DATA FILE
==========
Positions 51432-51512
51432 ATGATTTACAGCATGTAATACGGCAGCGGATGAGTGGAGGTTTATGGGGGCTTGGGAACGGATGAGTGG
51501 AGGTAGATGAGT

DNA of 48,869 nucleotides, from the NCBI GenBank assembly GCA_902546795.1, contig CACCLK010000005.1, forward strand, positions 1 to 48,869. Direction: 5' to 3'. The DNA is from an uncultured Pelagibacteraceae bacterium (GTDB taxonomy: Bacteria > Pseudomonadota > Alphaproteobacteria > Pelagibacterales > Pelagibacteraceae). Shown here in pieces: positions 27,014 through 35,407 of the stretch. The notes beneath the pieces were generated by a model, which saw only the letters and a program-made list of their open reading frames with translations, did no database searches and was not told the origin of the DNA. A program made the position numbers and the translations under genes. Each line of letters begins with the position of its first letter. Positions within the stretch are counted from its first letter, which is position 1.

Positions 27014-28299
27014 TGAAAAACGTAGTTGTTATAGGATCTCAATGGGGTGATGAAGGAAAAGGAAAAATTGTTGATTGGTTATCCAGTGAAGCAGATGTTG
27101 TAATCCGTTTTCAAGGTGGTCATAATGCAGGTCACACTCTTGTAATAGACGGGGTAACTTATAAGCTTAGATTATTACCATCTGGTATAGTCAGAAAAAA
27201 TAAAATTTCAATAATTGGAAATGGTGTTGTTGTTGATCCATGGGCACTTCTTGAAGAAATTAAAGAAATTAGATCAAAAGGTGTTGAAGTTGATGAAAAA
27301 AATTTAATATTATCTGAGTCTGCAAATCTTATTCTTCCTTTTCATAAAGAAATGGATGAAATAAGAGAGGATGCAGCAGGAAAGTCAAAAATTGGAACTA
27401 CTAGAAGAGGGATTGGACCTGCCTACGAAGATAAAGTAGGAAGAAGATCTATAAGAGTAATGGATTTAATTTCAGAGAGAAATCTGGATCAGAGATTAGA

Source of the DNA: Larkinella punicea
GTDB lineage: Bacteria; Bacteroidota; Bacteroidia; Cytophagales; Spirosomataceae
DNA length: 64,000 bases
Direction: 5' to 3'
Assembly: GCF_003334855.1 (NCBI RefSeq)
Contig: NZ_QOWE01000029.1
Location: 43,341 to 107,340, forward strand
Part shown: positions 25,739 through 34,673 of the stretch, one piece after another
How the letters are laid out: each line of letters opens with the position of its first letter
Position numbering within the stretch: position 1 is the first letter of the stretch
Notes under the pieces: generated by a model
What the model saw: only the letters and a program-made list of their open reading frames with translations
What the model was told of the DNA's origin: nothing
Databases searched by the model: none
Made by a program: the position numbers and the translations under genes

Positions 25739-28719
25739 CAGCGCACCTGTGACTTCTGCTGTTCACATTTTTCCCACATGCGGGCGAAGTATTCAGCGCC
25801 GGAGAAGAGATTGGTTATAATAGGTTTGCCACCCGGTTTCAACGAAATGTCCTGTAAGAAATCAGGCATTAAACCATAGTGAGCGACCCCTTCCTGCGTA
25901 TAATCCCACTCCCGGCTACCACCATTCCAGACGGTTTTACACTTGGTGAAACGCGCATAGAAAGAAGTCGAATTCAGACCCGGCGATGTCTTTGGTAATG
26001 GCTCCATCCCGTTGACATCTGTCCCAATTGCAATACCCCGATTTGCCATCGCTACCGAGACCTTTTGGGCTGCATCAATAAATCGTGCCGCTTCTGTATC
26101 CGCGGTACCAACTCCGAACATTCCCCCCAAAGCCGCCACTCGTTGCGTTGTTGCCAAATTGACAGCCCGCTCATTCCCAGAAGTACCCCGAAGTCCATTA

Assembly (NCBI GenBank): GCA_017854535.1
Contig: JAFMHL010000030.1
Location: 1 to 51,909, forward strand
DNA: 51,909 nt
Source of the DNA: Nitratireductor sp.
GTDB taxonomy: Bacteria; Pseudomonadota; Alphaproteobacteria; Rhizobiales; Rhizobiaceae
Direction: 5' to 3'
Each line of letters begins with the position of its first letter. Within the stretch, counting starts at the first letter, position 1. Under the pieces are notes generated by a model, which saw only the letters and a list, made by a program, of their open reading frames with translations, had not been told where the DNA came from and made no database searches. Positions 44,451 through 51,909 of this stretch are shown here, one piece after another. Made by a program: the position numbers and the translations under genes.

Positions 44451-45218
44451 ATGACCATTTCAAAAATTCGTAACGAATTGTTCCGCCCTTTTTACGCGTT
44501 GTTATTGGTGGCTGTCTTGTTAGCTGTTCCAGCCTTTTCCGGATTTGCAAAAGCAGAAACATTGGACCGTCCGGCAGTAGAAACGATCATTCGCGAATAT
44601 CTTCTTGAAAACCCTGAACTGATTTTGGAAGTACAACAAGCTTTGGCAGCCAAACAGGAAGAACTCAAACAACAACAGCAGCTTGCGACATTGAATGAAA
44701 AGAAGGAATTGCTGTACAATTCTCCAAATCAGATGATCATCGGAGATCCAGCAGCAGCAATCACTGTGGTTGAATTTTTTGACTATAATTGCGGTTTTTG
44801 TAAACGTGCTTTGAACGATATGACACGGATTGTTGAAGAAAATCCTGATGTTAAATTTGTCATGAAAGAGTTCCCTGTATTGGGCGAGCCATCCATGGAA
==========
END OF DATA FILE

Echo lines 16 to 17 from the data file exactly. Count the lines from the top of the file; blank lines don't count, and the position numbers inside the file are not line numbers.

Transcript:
Contig: NZ_QOWE01000029.1
Location: 43,341 to 107,340, forward strand